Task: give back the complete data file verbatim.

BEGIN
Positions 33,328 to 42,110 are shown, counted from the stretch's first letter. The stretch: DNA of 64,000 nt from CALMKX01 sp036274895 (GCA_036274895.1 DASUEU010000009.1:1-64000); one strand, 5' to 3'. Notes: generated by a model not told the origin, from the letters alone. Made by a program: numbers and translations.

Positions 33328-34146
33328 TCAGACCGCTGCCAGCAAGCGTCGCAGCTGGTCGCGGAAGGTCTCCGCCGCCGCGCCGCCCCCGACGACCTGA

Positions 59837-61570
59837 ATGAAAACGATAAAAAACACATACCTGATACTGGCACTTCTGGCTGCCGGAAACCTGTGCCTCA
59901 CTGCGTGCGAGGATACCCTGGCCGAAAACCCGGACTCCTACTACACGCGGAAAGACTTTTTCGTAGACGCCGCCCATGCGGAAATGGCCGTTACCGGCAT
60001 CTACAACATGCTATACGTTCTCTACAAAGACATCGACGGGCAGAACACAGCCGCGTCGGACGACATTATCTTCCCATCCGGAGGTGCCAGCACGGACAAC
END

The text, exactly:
Positions 33,328 to 42,110 are shown, counted from the stretch's first letter. The stretch: DNA of 64,000 nt from CALMKX01 sp036274895 (GCA_036274895.1 DASUEU010000009.1:1-64000); one strand, 5' to 3'. Notes: generated by a model not told the origin, from the letters alone. Made by a program: numbers and translations.

Positions 33328-34146
33328 TCAGACCGCTGCCAGCAAGCGTCGCAGCTGGTCGCGGAAGGTCTCCGCCGCCGCGCCGCCCCCGACGACCTGA

Positions 59837-61570
59837 ATGAAAACGATAAAAAACACATACCTGATACTGGCACTTCTGGCTGCCGGAAACCTGTGCCTCA
59901 CTGCGTGCGAGGATACCCTGGCCGAAAACCCGGACTCCTACTACACGCGGAAAGACTTTTTCGTAGACGCCGCCCATGCGGAAATGGCCGTTACCGGCAT
60001 CTACAACATGCTATACGTTCTCTACAAAGACATCGACGGGCAGAACACAGCCGCGTCGGACGACATTATCTTCCCATCCGGAGGTGCCAGCACGGACAAC